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Old 23rd August 2011, 11:48 PM   #1
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Default Chicago BO-14 100w amp

Has anyone heard this amp or built one using BO-14 outputs? I have an overbuilt home brew project with 3 chassis using 2-12ax7,1-12BH7, and 1-12az7 as an input stage. Have not fired it up as yet.
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Old 24th August 2011, 01:09 AM   #2
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That is a rare transformer for sure! Do you actually have a pair?

Dave
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Old 24th August 2011, 02:14 AM   #3
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I have a pair that I've owned for years but haven't used yet. They're a "back burner" project waiting to happen. I've been told that they are excellent sounding trannys and they have a tertiary winding for feedback. Either output or driver cathode. A grungy looking single one recently sold on eBay for $273.
MASSIVE CHICAGO BO-14 100W OUTPUT TRANSFORMER RARE! | eBay
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Old 24th August 2011, 02:41 AM   #4
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This transformer was specifically designed for the very-new-at-the-time 6550, and was the first serious salvo fired in the super powered amplifier realm. Up to that point in time, all that really existed (for any practical purposes) was PPP KT66s, as the KT88 was absent in 1955, and the quad of (typically UL operated) 66s was no match for a pair of 6550s operated in 100 watt pentode mode, power wise. I have looked for these transformers for years with no luck. HollowState -- I hope you have the original diy article describing a Williamson style design for this tube and transformer combination. It is a classic design, and makes some rather lofty claims for new lows in IMD levels.

Dave
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Old 24th August 2011, 03:53 AM   #5
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Quote:
Originally Posted by dcgillespie View Post
HollowState -- I hope you have the original diy article describing a Williamson style design for this tube and transformer combination.
I'm not sure if I have the artical you're refering to or not. I have so many papers and magazine articals stuffed in a file cabinet draw that I haven't looked at in years. I do remember an artical in one of the vintage magazines I have a tall stack of that used the BO-14 with PP 6BG6s. I think it's a "Radio & TV News" from the late 50's or early 60's. But if you have the artical, post it or send it to me through the forum. I'd enjoy seeing it.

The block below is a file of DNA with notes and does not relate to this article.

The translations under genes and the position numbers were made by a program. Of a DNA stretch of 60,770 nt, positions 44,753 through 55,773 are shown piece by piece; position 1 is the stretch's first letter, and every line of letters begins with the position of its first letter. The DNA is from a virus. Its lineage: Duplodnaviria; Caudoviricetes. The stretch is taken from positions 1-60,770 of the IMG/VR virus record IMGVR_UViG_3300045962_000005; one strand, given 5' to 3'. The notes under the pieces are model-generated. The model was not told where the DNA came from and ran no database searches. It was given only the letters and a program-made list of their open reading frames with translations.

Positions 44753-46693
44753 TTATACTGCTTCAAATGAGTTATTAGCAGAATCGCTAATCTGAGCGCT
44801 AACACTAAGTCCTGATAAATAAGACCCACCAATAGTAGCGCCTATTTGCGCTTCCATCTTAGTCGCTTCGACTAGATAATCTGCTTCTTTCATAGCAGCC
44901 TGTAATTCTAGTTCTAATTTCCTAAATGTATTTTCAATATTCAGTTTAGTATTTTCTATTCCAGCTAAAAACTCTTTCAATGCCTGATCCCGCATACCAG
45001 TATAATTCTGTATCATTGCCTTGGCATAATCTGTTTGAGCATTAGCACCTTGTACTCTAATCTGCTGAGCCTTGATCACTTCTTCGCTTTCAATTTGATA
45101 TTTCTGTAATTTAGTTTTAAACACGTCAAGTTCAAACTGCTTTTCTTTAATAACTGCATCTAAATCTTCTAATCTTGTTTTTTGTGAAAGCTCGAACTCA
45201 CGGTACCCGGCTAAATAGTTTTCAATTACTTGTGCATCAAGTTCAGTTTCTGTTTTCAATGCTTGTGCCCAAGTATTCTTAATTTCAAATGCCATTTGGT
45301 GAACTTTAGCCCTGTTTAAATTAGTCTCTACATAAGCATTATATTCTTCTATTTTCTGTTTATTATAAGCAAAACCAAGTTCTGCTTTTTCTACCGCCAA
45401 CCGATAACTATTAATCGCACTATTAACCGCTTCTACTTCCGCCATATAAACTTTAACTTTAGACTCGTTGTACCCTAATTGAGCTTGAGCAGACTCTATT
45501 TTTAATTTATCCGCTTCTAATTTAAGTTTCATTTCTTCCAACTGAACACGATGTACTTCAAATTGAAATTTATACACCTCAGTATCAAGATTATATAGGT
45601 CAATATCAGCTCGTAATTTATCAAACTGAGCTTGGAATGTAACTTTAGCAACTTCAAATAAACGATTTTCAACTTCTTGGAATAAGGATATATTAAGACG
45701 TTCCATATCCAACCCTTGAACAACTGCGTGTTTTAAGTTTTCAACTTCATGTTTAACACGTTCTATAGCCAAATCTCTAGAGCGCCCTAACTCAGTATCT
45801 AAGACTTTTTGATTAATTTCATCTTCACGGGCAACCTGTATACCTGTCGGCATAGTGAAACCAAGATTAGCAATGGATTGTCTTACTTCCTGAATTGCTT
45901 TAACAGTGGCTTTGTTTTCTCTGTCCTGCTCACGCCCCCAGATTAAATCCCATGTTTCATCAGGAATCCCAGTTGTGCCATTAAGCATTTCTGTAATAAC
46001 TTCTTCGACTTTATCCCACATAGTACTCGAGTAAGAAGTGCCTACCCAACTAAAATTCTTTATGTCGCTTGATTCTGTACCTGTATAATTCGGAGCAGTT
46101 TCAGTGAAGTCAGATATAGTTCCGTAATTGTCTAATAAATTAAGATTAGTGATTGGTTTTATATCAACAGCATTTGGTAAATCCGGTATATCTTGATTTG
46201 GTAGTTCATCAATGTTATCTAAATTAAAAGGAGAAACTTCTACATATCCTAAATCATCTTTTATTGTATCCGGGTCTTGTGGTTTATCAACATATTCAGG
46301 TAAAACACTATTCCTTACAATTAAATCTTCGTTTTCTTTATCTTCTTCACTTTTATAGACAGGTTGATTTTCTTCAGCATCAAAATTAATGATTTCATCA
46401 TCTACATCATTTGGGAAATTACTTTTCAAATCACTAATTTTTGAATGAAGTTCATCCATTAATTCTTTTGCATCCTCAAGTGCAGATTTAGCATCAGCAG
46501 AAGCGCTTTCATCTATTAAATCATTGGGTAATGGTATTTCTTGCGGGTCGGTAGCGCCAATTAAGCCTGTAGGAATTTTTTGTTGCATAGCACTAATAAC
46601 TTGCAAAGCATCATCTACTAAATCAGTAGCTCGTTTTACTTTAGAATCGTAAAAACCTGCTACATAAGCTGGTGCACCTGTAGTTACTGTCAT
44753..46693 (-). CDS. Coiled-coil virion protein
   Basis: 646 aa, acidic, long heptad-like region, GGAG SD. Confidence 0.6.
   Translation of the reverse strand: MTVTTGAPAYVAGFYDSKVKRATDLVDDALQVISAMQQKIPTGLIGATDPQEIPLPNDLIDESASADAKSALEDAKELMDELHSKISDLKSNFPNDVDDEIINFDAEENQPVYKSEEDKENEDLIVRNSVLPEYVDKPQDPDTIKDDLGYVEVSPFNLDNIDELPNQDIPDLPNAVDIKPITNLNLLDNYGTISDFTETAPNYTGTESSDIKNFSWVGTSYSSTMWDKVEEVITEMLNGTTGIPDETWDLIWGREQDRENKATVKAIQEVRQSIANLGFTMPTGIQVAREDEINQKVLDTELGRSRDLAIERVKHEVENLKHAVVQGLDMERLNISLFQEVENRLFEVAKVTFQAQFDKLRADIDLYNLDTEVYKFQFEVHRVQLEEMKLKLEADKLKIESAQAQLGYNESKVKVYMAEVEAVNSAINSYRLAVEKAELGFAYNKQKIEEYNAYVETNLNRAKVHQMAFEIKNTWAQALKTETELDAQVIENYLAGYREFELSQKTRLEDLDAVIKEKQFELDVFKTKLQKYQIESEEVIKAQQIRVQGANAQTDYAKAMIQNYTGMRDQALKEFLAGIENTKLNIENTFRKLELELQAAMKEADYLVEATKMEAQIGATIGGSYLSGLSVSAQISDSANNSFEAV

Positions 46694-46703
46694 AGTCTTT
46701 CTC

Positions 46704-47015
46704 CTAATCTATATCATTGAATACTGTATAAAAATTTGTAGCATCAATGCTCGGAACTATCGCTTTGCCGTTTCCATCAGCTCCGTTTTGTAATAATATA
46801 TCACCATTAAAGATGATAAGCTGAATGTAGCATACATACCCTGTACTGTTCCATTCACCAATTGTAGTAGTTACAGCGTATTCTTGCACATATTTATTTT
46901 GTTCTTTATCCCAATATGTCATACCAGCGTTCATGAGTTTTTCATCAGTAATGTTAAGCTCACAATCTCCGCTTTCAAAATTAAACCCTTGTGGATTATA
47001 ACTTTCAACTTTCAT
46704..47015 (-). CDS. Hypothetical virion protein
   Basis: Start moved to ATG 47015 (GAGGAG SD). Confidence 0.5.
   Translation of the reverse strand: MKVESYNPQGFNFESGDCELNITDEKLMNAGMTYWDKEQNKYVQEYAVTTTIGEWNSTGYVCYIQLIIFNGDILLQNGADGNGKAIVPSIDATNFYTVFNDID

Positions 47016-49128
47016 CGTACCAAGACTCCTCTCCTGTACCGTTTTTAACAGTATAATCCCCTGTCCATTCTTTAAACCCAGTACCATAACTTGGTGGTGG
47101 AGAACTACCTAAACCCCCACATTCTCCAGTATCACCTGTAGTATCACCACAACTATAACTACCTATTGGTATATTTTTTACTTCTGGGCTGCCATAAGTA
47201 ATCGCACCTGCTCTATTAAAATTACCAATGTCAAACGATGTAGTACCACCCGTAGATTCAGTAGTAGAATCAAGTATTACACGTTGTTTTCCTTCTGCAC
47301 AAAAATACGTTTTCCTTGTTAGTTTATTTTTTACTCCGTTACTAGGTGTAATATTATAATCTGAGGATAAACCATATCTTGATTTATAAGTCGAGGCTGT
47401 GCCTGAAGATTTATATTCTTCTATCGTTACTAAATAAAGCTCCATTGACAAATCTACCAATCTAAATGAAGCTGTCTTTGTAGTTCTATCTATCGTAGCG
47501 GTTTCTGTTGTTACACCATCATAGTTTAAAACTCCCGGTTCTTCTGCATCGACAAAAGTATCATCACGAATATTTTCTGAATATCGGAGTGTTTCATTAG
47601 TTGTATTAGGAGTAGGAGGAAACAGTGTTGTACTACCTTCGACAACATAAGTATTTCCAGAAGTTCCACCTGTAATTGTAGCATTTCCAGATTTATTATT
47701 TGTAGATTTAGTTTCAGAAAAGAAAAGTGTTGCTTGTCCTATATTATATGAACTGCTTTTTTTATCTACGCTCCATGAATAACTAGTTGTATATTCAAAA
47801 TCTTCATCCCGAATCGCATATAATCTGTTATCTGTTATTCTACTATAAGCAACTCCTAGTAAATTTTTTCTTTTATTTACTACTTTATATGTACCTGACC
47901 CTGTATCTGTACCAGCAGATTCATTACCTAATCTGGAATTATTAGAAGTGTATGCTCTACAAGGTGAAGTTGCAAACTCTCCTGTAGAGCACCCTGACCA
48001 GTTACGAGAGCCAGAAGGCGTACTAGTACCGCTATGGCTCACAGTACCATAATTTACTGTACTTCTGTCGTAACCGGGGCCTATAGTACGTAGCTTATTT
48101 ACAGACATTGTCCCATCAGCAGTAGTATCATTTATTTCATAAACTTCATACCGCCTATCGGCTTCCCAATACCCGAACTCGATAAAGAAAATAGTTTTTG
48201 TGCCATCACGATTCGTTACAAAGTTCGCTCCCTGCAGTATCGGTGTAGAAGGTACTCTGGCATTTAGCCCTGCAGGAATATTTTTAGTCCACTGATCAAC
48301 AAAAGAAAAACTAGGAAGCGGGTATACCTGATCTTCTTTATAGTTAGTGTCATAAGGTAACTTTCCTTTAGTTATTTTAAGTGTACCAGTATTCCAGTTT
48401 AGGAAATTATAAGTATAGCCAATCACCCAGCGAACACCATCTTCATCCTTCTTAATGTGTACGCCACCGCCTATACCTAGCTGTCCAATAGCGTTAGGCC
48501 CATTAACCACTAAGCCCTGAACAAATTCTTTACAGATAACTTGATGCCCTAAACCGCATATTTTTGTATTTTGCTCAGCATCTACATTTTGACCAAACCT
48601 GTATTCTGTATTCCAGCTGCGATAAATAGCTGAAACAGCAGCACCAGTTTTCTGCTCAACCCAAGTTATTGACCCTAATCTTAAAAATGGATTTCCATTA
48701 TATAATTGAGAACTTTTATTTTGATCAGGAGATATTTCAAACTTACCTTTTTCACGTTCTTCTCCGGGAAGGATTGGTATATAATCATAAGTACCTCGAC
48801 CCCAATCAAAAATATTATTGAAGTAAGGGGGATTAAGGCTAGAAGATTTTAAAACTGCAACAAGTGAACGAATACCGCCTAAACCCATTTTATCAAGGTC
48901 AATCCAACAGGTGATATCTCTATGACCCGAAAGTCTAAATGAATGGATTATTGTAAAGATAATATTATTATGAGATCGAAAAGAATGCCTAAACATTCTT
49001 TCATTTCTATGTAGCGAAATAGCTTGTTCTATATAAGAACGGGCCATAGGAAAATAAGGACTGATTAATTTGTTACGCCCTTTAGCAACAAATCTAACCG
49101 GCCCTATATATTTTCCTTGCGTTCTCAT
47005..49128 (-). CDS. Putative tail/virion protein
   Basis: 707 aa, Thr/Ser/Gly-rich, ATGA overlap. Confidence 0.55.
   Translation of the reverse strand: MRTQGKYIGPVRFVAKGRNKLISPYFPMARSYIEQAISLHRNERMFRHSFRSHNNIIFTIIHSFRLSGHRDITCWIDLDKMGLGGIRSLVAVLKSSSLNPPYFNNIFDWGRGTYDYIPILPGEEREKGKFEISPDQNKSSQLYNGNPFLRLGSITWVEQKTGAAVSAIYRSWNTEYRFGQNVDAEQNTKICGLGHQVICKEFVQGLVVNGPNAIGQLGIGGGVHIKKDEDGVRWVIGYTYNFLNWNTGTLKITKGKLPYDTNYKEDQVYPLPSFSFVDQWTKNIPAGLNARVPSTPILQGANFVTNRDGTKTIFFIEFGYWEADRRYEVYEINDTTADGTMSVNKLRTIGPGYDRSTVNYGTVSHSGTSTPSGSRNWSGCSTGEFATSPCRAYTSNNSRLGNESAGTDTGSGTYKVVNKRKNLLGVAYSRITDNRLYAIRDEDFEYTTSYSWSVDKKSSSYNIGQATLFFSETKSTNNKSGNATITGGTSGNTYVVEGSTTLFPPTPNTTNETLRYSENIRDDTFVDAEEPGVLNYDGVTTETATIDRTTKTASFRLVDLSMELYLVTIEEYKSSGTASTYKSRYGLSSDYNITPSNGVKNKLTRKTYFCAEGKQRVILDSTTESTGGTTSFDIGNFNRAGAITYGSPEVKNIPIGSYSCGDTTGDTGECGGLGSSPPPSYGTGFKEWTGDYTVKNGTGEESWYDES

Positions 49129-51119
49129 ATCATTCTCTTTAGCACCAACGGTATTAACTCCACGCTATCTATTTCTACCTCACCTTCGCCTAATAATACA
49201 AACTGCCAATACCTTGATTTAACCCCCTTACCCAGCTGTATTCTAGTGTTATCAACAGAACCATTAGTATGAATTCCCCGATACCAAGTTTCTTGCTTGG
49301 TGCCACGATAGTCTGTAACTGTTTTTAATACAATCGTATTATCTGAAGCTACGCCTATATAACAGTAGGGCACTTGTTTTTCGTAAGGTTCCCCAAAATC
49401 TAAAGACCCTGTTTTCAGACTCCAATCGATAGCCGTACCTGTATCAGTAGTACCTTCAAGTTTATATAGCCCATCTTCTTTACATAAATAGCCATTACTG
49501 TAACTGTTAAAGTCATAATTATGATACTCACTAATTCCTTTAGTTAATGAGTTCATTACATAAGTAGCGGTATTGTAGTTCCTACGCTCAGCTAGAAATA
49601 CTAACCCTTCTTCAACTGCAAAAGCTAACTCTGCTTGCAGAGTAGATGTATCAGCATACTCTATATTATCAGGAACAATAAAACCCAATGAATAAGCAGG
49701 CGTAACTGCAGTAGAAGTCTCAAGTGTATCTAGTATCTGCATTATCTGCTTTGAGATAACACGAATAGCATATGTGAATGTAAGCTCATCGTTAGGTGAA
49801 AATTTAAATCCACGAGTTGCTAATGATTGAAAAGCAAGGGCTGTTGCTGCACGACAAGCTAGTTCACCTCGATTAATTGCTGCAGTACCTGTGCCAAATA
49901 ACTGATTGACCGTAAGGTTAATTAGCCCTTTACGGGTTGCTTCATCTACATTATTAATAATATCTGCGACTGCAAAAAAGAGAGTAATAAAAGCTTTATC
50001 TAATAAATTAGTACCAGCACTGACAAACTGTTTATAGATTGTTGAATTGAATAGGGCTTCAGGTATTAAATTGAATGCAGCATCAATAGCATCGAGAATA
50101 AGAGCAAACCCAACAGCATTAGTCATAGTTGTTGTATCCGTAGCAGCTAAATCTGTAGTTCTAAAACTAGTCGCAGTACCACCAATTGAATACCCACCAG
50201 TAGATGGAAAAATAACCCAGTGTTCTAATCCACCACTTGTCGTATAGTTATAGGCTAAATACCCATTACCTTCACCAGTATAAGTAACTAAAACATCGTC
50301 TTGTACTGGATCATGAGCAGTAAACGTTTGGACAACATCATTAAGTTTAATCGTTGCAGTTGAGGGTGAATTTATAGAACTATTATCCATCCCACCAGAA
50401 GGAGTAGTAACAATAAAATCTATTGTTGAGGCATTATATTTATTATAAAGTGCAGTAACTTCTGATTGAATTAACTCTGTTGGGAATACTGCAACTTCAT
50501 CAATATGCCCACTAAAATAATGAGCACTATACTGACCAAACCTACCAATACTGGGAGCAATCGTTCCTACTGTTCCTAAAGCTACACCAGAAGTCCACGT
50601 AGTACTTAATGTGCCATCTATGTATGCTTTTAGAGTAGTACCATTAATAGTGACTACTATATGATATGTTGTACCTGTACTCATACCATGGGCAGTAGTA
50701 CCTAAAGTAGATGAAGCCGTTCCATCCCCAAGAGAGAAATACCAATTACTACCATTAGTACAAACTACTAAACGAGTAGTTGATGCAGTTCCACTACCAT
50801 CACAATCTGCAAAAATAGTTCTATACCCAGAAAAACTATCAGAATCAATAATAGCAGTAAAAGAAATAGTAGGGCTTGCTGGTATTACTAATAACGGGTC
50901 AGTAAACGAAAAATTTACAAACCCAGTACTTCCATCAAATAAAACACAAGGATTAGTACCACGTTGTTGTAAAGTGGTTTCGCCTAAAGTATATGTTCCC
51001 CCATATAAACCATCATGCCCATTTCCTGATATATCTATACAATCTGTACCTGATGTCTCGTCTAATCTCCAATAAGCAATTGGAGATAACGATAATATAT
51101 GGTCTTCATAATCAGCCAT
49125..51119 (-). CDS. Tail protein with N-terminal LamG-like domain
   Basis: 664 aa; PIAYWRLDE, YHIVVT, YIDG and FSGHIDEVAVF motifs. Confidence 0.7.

Victor
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Old 24th August 2011, 10:57 AM   #6
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I'm in the same boat as you -- I'll have to dig it up, but I recall the article as in fact being in the magazine your refer to, but dated Nov 1955 as I recall. This article was as much introducing 6550 tubes as it was the BO-14 transformer, as both were very new at the time. In it, they got around the screen regulation problem by using a companion power transformer that had not only the required HV winding, but taps on this winding as well to provide the proper screen voltage for 100 watt operation of 6550 tubes. The HV taps provided this power by way of a separate little 6X4 supply with a choke input filter utilizing dual chokes for effective regulation. Honestly, I don't know if I'd even want to try and lift the thing with this much iron on one chassis. It is undoubtedly heaver than a Heath WM-6, which is plenty heavy as is with just its two transformers!!

Dave
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Old 24th August 2011, 11:55 AM   #7
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Quote:
Originally Posted by dcgillespie View Post
That is a rare transformer for sure! Do you actually have a pair?

Dave
Dave,
I do have a pair of BO-14's along with 1-PCR-300, 1-RC8300,2-RC1585,2 separate fil. xformers,2 additional chokes,and a Triad power xformer(F-18A).It is 3 chassis loaded with tubes, parts and transformers I have pics if you can pm me your email address.
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Old 24th August 2011, 07:02 PM   #8
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It looks like an updated circuit of the original Ken Olson amp. The input stage looks similar to what McIntosh used on some of their amps.I haven't traced it out and listened to it yet but everything appears to be working on the bench.It is a monster and weighs a ton!
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Old 24th August 2011, 08:52 PM   #9
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Lugnut please post pix here..
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Old 24th August 2011, 08:58 PM   #10
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Yes, Kenneth Olson's 100 watt power amp was published in the November 1955 issue of RADIO & TV NEWS. (see attached picture) The Chicago Standard "Super-Range" B0-14 was a very high quality transformer especially designed for the 6550 and employing a tertiary cathode feedback winding. There is also a less powerful (30 watts) triode operation version described in the same article. Try to closely duplicate this circuit and you'll get an outstanding amplifier.
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Last edited by Tubologic; 24th August 2011 at 09:02 PM.
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